The annual Strategic and Economic Dialogue has come to a close a few hours ago. If past practices are followed, fact sheets on what was agreed will come out in a few more hours.
China’s securities regulator announced that it will begin providing certain requested audit work papers to our market regulators, an important step towards resolving a long-standing impasse on enforcement cooperation related to companies that are listed in the United States.
Those remarks are consistent with reports in the Chinese press from earlier this week. No mention is made of the issues with respect to PCAOB inspections. Maybe that will be in the fact sheets, but I think it would have been significant enough for him to mention, especially in response to the Reuters question.
My reading is that the Chinese have decided to diffuse the SEC case by providing the requested audit working papers, but are unprepared to concede the principle that they control access to these working papers and that PCAOB inspectors cannot operate on Chinese soil.
The Chinese Institute of CPAs is out with their annual rankings of the Top 100 CPA firms in China. The big news is that KPMG is no longer in the Big Four in China. It has been replaced by Ruihua China CPAs, the firm formed by the merger of Crowe Horwath and RSM, which also pushed E&Y to 4th place. The merger did not take place until April 30th of this year, but the CICPA apparently decided to make it effective for their list as of 2012.
The top 10 firms in China for 2012 are:
The new Ruihua firm have asked to remain members of both RSM and Crowe Horwath, but that seems unlikely to work. I believe they will ultimately have to make a choice, and I expect they will choose RSM, which is the larger network (RSM goes by McGladrey in the United States). The decision may be critical to the future of both the winning and losing network. China appears to be the place where the global dominance of the Big Four has been broken, and the firm that allies with Ruihua will be well positioned to serve Chinese companies as they venture abroad. The loser needs to tie up with one of the unaffiliated firms on this list, and it needs to do fast.
This is probably the biggest week in the 30-year history of the Big Four in China.
Today, the hearings before the administrative trial judge of the SEC commenced at 10 am in an auditorium at the SEC headquarters in Washington. At stake is the right of the China affiliates of the Big Four and BDO to audit U.S. listed companies, and more importantly, the ability of U.S. listed Chinese companies to keep their listing.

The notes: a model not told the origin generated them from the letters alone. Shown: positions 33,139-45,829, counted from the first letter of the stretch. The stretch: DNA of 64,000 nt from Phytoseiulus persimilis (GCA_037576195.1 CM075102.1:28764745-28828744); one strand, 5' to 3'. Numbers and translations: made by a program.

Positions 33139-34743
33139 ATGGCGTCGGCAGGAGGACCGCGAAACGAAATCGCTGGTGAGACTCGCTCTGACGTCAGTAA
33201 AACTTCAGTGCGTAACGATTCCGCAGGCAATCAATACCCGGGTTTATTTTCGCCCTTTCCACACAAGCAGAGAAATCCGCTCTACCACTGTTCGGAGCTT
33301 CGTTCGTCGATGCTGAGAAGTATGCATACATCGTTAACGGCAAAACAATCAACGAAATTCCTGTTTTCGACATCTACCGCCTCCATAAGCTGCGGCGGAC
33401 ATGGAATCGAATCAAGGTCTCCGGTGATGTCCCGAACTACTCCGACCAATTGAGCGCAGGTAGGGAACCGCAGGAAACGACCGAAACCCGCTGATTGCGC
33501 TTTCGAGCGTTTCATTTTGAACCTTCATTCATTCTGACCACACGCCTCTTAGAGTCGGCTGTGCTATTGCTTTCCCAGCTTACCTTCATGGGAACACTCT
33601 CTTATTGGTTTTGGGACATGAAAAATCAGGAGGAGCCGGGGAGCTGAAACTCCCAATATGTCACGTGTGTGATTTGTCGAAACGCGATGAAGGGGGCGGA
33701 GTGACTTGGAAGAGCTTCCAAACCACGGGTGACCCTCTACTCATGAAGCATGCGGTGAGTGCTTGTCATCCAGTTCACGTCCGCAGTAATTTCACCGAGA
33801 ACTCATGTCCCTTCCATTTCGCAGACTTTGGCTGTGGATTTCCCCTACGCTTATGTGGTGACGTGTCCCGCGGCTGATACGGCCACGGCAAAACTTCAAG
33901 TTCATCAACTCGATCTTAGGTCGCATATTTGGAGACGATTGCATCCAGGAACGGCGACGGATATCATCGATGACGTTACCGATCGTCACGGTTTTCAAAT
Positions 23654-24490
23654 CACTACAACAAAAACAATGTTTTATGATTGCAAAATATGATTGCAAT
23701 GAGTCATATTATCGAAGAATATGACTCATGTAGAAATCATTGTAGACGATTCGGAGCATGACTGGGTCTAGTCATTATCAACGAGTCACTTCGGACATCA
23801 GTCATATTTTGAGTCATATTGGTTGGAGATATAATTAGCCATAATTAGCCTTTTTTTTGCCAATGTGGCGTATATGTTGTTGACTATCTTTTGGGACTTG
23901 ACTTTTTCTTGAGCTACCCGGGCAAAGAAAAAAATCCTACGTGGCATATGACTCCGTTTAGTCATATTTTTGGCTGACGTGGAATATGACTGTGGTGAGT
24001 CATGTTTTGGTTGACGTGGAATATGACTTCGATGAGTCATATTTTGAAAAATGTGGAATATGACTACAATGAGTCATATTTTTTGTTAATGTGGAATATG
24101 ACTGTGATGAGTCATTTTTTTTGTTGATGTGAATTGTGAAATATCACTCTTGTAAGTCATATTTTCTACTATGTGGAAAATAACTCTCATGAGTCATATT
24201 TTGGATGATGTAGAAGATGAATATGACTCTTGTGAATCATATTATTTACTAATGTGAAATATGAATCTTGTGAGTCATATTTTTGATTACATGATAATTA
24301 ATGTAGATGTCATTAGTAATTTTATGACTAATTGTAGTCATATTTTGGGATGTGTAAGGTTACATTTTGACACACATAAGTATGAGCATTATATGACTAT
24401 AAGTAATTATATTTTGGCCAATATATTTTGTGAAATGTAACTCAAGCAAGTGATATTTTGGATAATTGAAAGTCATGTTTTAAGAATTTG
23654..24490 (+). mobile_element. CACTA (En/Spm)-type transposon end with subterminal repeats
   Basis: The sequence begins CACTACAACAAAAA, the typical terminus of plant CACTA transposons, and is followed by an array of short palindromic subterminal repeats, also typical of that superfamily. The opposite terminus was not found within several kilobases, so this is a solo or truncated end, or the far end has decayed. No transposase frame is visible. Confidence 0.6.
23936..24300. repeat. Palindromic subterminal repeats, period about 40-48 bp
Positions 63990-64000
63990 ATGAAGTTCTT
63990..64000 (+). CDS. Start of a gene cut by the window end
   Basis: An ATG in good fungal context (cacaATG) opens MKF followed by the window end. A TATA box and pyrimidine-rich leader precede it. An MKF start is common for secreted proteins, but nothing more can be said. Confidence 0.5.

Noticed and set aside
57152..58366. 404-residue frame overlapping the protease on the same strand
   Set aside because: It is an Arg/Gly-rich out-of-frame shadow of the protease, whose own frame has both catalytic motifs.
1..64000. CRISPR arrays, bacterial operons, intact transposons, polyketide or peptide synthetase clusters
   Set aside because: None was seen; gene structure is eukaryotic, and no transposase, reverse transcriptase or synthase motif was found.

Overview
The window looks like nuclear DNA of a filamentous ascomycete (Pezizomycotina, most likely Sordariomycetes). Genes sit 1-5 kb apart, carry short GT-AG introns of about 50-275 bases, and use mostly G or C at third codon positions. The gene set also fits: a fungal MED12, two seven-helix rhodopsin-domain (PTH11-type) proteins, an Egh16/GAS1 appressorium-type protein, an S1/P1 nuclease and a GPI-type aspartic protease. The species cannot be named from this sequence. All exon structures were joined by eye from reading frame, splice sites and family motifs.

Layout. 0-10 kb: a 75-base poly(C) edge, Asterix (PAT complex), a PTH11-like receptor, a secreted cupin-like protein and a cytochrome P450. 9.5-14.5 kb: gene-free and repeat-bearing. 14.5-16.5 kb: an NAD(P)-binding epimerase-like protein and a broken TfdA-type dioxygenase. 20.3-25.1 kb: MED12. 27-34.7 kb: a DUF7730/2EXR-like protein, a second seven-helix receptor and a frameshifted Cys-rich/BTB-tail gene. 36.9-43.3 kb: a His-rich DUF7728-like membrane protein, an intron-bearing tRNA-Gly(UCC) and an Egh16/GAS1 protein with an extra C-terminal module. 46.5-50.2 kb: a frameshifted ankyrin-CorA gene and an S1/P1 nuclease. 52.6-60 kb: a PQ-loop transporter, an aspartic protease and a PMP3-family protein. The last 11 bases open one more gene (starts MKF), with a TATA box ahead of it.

On Wednesday, the U.S. and China will begin their annual Strategic and Economic Dialogue (SED). I expect that resolution of the standoff between U.S. and Chinese regulators over audit working papers will be on the agenda and I am hopeful that a diplomatic breakthrough will be reached.
The accounting firms and U.S. listed Chinese companies should hope that I am right. I do not think the SEC case will go well for the accounting firms. The final round of pre-trial sparring ended in a ruling requiring the firms to disclose their fees from auditing U.S. listed companies. The firms resisted providing this data, but the judge noted …”it would be helpful to know if a permanent bar on practicing before the Commission for any purpose, even in connection with performing audit work for non-China-based U.S. issuers, would essentially put a Respondent out of business entirely.” I know the answer to that question. No, it would not put the firms out of business entirely, but it will hurt really badly.
The Wall Street Journal printed an op/ed about the auditing of China’s big banks. The op/ed makes a number of misleading or incorrect statements about what is going on with the auditing of China’s big banks.
The piece says that Chinese banks are about to select new auditors because of Chinese rules “seemingly designed to unfairly promote the interests of less-experienced-and more easily influenced-local accounting firms”. What they are talking about is the mandatory audit rotation rules that have been put in place for state-controlled enterprises. What the authors seem to have missed is that this rotation has already taken place.
All of the Big Four banks have already rotated auditors. I wrote about this process last October. Rotation is required every five years, and three of the Big Four banks rotated auditors for 2013. China Construction Bank fired KPMG in 2010 over a fee dispute and selected PwC. CCB will rotate again in 2015, the others in 2018. Despite the author’s fear that “less-reputable” accounting firms will get the work, the Big Four accounting firms captured all of the Big Four banks. Despite the “rule” cited by the authors that no accounting firm can have two banks, PwC now serves two.